"Here at the Bookbag, we've been very impressed with Dave Zeltserman's work thus far. He uses a wonderful noirish narrative that takes you straight to the heart of the story. His story telling is very straightforward, not weighing down the story with too much style, but sticking to the substance and delivering a hard-hitting work every time. With Killer, he has done the same again." - Iain, Wear, thebookgag.co.uk
"Read the book, amici. It’s a very good one that will rock you in the last few pages." - Charlie Stella
"To put it simply, Killer is a brilliant character study that will rip the literary rug right out from under the reader's tightly-curled toes." Corey Wilde, The Drowning Pool
"In a Nutshell: Superbly written with a real twist in the tale, Killer is a novel which will appeal to lovers of crime fiction and the general readers alike. As a reader who usually ‘crosses the road’ to get away from crime fiction, Zeltserman has single-handedly convinced me that I should rethink my long-established custom of shying away from the genre." RobAroundBooks
"Highly recommended ... Zeltserman’s choices and the way he links them feel exactly right. He times the revelations and the peeling away of the past to enhance events happening in the present." NextRead
Saturday, March 13, 2010
When I was publishing Hardluck Stories I was always happy to be able to publish stories from fellow Massachusetts crime fiction author, Stephen Rogers, and now that Stephen has a new collection of short crime fiction, Shot To Death, I'm happy to let him hijack my blog for a day to talk about it.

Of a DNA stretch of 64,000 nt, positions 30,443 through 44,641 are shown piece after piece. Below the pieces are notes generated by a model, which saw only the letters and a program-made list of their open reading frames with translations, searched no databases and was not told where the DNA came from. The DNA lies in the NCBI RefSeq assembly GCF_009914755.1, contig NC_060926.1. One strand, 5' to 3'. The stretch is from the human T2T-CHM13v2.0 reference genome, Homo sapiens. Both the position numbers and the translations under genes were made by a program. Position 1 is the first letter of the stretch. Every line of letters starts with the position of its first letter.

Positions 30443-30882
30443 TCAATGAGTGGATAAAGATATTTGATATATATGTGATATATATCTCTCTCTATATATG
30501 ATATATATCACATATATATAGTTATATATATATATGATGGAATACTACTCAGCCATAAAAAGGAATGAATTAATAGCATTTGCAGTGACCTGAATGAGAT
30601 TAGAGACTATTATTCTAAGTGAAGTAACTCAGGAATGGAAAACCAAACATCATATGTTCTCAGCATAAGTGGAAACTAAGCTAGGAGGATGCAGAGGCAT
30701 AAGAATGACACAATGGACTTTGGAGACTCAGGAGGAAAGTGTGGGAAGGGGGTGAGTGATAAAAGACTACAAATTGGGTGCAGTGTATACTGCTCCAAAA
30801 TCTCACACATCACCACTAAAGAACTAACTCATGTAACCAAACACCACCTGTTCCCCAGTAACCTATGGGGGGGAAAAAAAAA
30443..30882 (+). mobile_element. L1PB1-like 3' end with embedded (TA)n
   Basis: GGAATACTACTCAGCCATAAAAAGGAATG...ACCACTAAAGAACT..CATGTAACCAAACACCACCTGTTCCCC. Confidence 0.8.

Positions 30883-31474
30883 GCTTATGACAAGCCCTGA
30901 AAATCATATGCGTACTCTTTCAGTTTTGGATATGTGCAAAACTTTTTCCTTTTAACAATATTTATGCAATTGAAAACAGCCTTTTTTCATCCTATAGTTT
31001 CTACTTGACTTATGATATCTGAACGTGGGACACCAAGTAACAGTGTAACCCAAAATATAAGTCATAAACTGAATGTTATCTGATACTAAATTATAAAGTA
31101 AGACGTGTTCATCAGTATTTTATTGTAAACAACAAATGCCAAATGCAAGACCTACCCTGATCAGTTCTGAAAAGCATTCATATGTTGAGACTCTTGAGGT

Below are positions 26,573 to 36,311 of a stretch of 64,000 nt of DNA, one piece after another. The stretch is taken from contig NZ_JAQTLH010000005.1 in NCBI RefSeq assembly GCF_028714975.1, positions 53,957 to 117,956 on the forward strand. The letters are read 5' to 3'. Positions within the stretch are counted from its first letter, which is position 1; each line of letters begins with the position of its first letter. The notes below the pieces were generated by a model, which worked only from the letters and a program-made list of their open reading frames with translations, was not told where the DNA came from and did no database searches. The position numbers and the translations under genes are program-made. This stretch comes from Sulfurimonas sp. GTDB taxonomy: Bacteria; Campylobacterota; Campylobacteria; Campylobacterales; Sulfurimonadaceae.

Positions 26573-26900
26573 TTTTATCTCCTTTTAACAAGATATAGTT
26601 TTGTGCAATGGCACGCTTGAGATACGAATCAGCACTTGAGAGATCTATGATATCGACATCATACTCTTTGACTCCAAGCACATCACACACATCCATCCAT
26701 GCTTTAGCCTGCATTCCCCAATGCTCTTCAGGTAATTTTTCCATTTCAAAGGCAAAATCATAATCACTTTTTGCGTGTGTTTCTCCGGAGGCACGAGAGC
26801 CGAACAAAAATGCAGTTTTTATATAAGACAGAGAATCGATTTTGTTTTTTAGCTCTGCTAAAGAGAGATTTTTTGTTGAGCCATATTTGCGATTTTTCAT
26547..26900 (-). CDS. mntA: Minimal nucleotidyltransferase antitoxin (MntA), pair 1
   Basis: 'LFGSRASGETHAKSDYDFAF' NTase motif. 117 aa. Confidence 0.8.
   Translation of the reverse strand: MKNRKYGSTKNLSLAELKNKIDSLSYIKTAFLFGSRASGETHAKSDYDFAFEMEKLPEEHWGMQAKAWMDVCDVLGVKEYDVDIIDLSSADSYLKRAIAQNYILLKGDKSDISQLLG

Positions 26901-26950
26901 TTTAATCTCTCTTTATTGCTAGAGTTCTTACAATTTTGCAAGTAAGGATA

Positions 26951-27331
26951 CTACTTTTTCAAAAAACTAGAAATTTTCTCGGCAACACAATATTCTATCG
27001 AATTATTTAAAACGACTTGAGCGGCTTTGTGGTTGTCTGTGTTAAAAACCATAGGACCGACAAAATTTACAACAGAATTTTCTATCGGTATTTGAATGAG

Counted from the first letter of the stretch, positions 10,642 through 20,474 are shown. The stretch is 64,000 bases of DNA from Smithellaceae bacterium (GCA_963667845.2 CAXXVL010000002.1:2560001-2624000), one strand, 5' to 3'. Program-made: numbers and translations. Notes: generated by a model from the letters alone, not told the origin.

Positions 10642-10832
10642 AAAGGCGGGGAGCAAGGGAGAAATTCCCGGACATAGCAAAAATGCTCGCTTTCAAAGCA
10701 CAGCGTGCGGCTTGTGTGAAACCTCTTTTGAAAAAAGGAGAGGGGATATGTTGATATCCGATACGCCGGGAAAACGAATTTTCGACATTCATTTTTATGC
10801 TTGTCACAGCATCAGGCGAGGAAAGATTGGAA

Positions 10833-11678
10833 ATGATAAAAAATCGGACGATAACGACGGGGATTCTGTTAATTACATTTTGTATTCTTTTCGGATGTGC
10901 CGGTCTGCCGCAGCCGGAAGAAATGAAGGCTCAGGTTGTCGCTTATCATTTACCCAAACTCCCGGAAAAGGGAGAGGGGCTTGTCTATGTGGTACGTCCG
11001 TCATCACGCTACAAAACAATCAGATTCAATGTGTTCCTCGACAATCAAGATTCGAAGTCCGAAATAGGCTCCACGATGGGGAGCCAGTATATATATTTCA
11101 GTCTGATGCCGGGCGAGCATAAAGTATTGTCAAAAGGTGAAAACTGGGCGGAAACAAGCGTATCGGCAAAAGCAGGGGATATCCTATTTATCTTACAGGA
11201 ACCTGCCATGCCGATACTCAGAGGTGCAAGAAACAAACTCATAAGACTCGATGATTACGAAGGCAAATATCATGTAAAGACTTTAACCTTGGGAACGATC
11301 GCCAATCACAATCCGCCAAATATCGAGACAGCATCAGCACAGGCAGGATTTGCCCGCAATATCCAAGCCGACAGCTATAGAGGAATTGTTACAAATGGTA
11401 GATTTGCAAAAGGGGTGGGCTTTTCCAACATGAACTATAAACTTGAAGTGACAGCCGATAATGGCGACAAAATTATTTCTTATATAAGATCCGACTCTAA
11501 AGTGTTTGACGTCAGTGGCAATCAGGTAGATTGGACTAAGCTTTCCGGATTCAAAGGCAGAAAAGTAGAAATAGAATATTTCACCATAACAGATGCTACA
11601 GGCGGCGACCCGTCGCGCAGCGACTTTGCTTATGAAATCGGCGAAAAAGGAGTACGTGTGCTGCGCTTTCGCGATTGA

I reached the front desk out of breath.- DISTURBED
So begins one of the 31 stories contained in SHOT TO DEATH (ISBN 978-0982589908). Within that beginning lurks the ending to the story and everything that happens between the beginning and the end. Or at least it seems that way to me.
First off, I don't care for the sentence. It doesn't flow. There's something in the phrasing that just seems odd.
So, if I'm going to keep the opening as is, there's going to be something off about the narrator. (While editing the sentence would be easy enough, let's see where this one takes me.)
I reached the front desk out of breath.
We're at a hotel. Well, some restaurants have front desks, but I'm thinking hotel. A nice hotel.
I see four possibilities. The narrator is approaching the front desk from outside. The narrator is a registered guest approaching the front desk from the hotel. The narrator is an employee approaching the front desk from the hotel. The narrator is an employee approaching the front desk from the room behind the desk.
Other options are possible, but these four give me more than enough to work with.
If we're talking a nice hotel, it's unlikely that an employee would be odd in an interesting way. A dive on the other hand.... But I see a nice hotel, which means the narrator is not an employee.
Who rushes into a hotel from outside? Even if you're later than you expected, you're just going to stand in line, if only a line of one. So the narrator is a registered guest.
An odd version of a registered guest. Someone pretending to be a registered guest. Someone pretending to be a specific registered guest.
That's the spark. All that remains is the writing.
For a chance to win a signed copy of SHOT TO DEATH, click on over to http://www.stephendrogers.com/Win.htm and submit your completed entry.
Then visit the schedule at http://www.stephendrogers.com/Howto.htm to see how you can march along.
And then come back here to post your comments. Phew.
About Stephen Rogers:
Stephen D. Rogers is the author of SHOT TO DEATH (ISBN 978-0982589908) and more than six hundred stories and poems. He's the head writer at Crime Scene (where viewers solve interactive mysteries) and a popular writing instructor. For more information, you can visit his website, www.stephendrogers.com, where he tries to pull it all together.